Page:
draft u.n. security council resolution that if adopted would break new ground and represent the strongest set of sanctions imposed by the security council in more than two decades. >> the proposed measures include a ban of exports of aviation fuel to north korea, they also prohibit exports of gold, titanium and rare earth metals. in addition, countries are to inspect any cargo ships leaving or entering the country. beijing was pyongyang's main ally and was reluctant to impose sanctions, but now it aggrieves. >> we hope that the sanctions will obtain the objective of peace and security. >> translator: we should note that although china is a close neighbor to the north, it is
fulfilling its obligation as a responsible world power. >> officials in seoul also commended the draft. they say it is a stern warning that the international community will not allow pyongyang to obtain more weapons of mass destruction. they say the sanctions don't target its people but its leadership, the most oppressive regime on earth. it still needs to be scrutinized by the other council members, including russia. almost five years since japan's worst nuclear accident, three executives are set to face a trial. it will be the first time to face criminal responsibility for the accident. court-appointed lawyers announced that they will indict the three former tepco executives on monday. they are former chairman and former vice presidents. the three are expected to be charged with professional
negligence, resulting in deaths and injuries. the lawyers claim the three failed to implement necessary measures, despite being told that tsunami could cause flooding at the plant. and they say the accident listed the deaths and injuries of hospital patients of when they had to evacuate. the defendants are expected to enter a plea of not guilty, saying they could not have predicted a massive tsunami. japan's latest census officially confirmed what's long believed. the country's population is declining. the preliminary report says it's the first-recorded decline in the nearly 100 year history of the census. the survey says the country's population was just above 127 million as of october last year. that's a fall of almost 1 million people since the 2010 census. officials say the main reason is that the number of deaths has surpassed the number of births. japan's population as a whole is getting older.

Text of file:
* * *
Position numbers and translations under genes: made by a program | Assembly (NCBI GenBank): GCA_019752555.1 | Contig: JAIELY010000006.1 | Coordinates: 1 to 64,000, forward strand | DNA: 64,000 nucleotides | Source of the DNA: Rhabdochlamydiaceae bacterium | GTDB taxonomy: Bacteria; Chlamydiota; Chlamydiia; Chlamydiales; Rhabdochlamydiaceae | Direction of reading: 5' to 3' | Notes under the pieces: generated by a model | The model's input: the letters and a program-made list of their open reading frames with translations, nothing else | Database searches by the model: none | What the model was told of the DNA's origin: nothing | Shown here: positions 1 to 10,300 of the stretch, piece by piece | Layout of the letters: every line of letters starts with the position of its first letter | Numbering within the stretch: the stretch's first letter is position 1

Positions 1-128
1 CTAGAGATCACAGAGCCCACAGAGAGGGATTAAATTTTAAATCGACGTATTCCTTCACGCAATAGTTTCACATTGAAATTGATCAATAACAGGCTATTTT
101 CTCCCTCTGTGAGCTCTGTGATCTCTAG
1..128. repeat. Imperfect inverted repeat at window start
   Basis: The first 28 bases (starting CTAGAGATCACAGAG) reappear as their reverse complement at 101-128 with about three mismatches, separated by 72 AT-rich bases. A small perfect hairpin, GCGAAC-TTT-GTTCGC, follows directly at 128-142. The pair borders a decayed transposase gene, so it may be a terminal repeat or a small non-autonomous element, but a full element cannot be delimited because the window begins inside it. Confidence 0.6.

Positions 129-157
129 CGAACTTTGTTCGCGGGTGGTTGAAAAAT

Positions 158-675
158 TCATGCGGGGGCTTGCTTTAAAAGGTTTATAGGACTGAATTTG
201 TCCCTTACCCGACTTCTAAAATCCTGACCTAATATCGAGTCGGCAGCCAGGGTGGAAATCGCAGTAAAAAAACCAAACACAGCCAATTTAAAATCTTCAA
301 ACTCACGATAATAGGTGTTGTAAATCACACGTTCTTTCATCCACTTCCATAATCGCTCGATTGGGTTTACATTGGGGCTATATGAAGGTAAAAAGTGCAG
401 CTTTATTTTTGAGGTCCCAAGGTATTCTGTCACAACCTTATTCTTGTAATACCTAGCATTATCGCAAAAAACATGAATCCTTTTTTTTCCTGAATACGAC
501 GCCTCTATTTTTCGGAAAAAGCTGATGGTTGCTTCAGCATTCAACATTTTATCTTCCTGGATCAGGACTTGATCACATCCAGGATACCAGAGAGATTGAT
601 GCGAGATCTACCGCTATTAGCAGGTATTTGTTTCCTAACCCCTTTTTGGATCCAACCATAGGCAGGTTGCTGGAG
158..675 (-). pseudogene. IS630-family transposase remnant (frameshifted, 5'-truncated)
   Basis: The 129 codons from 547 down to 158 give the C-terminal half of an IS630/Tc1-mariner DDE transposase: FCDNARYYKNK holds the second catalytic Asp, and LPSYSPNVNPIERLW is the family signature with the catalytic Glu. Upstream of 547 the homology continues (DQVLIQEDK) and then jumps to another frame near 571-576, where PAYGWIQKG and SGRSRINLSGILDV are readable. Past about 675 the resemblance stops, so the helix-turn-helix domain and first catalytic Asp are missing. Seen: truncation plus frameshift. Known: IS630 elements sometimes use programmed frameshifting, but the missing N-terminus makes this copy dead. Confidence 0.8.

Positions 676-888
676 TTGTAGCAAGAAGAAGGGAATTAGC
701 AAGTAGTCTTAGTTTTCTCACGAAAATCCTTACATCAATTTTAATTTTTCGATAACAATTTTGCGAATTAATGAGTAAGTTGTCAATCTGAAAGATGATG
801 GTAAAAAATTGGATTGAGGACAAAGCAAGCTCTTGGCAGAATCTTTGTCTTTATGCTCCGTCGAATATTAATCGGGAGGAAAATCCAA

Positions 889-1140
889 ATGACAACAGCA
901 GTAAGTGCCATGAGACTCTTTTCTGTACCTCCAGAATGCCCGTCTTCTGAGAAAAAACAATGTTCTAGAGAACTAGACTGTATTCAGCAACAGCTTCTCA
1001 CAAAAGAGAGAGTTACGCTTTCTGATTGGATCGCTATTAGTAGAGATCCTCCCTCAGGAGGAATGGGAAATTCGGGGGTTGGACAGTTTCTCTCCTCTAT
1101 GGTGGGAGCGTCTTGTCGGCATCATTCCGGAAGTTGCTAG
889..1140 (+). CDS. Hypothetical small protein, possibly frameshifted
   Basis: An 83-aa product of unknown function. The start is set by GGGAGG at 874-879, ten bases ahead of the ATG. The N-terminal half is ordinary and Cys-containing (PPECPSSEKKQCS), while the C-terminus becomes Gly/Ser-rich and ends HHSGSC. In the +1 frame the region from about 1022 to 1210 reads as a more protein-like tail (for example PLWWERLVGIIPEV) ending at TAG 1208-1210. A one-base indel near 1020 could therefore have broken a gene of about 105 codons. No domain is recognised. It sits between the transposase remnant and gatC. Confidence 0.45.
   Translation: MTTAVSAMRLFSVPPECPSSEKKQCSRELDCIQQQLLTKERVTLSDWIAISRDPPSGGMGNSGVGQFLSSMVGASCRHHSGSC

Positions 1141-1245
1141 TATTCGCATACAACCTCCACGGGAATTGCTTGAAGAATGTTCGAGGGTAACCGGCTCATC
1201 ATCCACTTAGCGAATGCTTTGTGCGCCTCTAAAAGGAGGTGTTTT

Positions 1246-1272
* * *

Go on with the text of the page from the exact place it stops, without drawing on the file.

that outweighed the population growth by an increase in foreign residents. out of 47 prefectures only eight saw an increase. osaka saw a decline for the first time in decades. three prefectures which were severely affected by the march 2011 earthquake and tsunami experienced a decline in the people living there as well. fukushima saw the largest drop of 115,000 people. the leaders of two japanese opposition parties have officially agreed to merge next month. they aim to better compete with the ruling coalition in the upper house election this summer. the democratic party is the biggest opposition group. the japan innovation party is the third largest. their leaders decided to launch a working group to discuss the name and platform of a united party. >> translator: our party will
respond to the voices of people who have various concerns and questions about the policies of prime minister shinzo abe. we will be an alternative to the government. >> translator: we will stop wasting tax money which the governing liberal democratic party is unable to do. we will drastically reform the administration and prevent taxes from rising. >> they agreed to hold a vote to choose a leader soon after the upper house election. they also say they will call on other political groups to join forces with them. five opposition parties have been discussing ways to work together in the coming election. that includes running only one candidate in single-seat constituencies. they hope that will help them compete better with the ldp komeito opposition. it holds a majority in the upper house and more than two-thirds of the seats in the more
powerful lower house. delegates are meeting to discuss financial issues. finance leaders from the group of 20 nations are gathering in shanghai to tackle issues that are preventing global growth. the discussions are expect the to focus on how to calm the turbulence. chinese sdeg delegates will chair the meeting for the first time. japan's finance minister taro aso says leaders need to agree on the causes of the problems before they can fix them. aso is accompanied by bank of japan governor kuroda. he will work hard to implement the policy to the other delegates. a senior commentator joins us in the studio for more on this subject. he's been covering international finance for 20 years.